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The Secret of the Sauce: What Democrats Need to Know About North Carolina's Kick-Ass Populism

A native explains how the people of North Carolina have been giving hell to fatcats for over 300 years.

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But the Republicans’ hold on power is far from secure. The state's changing demographics, bringing in more people of color, bode ill for the GOP. Frustrated by economic stagnation, bank bailouts and political corruption, Tar Heel voters, like those elsewhere, eye both parties with disgust. The Democrats still hold a registration lead in this swing state, despite falloff in others.

Tar Heel populist voices have hardly fallen silent. In late spring, protesters greeted the state legislature banging pots to announce their fury at budget cuts and unemployment. But can the national Democrats hear them? The choice of a slick banking town known as the “Wall Street of the South” to host their convention certainly argues for deafness. The city has long been held in suspicion by the rest of the state. I grew up in Raleigh, the state capital, and considered Charlotte to be almost a foreign zone, filled with banksters and sterile office buildings and golf courses. “A tight, white world,” as one friend put it recently.

Bank of America may be Charlotte’s economic center, but the foreclosure-happy, price-gouging, job-slashing avatar of Too Big to Fail increasingly looks like a national dead-end to most people. Obama is scheduled to accept his party’s nomination at Bank of America Stadium from the corporate-friendly centrist Bill Clinton as millionaires in skyboxes peer on. Such a scene could hardly be better suited to stir up John Culpeper’s ghost. The Democrats are hoping that giving populist Elizabeth Warren a key speaking slot will help deflect some of the ire, but there are signs that Culpeper’s ghost won’t be so easily appeased. On May 9, Occupiers marched on BofA headquarters – and they promised to come back in September, despite frantic efforts by the city to curb demonstrations. Unions, outraged by the choice of a city lacking unionized hotel workers, are also threatening to hold protests.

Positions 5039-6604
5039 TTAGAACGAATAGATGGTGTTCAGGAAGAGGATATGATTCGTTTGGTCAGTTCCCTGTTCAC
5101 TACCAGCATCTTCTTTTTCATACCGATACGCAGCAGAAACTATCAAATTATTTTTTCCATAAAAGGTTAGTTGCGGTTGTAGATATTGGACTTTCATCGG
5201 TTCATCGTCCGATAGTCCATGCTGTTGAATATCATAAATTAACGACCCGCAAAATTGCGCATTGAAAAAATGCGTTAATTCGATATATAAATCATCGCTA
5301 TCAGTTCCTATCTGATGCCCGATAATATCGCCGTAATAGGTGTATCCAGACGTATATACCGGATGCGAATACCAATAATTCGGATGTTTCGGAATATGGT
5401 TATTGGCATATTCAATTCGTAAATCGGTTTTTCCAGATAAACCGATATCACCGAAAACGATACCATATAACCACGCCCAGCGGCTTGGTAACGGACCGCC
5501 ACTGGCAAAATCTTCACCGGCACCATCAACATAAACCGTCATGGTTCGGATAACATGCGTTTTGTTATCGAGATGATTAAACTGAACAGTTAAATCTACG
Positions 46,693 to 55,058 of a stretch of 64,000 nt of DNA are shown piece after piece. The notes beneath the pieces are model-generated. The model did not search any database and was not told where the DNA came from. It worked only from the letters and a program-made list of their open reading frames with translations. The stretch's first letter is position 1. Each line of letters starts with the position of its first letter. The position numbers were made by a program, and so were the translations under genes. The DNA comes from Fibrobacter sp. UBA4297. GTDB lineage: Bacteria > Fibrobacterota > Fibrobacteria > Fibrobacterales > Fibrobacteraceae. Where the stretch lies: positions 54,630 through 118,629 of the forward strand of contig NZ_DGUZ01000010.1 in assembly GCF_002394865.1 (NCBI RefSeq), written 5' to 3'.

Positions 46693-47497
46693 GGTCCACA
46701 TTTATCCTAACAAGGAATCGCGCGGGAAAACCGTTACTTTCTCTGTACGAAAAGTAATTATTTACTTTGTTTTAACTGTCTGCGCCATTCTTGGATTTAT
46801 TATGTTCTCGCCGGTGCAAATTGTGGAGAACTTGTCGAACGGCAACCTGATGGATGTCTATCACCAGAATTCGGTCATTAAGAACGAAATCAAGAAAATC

The Democrats’ faith in Mammon easily surpassed the intensity of their populist urges when, after proclaiming that their convention would eschew million-dollar donations, they allowed local organizers to do just that by forming the New American City fund to handle donations from the likes of Duke Energy and Bank of America to put on lavish and no doubt tax-deductible parties.

In a spirit of high pandering, the Democratic Party has selected three official barbecue sauces for its Charlotte extravaganza. Such ignorance of local tradition has already played to comic effect, beginning with Michelle Obama’s praise of Charlotte as a place for “great barbecue,” which is, of course, nonsense (the state’s best ‘cue is found elsewhere). North Carolinians recognize only two types of barbecue sauce: 1) the red-pepper vinegar dominant in the east (considered by many to be the only sauce; and 2) the sweeter, tomato-based variety favored in Lexington, in the west. To these two indigenous sauces the Democrats have added a third, “official” sauce, a mustard-based, South Carolina product that ranks just above radiator drippings in Tar Heel estimation.

You could argue that there is a third sauce in North Carolina, more to do with the stuff sold in bottles at the supermarket and labeled “Heinz” – a smooth, insipid, fake-tasting variety we might call “To Seem Rather Than To Be” sauce.” Slathering on this particular condiment is likely to gain the Democrats little traction in the state where the tradition of popular rebellion is more than 300 years old.

Lynn Parramore is contributing editor at AlterNet. She is cofounder of Recessionwire, founding editor of New Deal 2.0, and author of "Reading the Sphinx: Ancient Egypt in Nineteenth-Century Literary Culture." She received her Ph.D. in English and cultural theory from NYU. Follow her on Twitter @LynnParramore.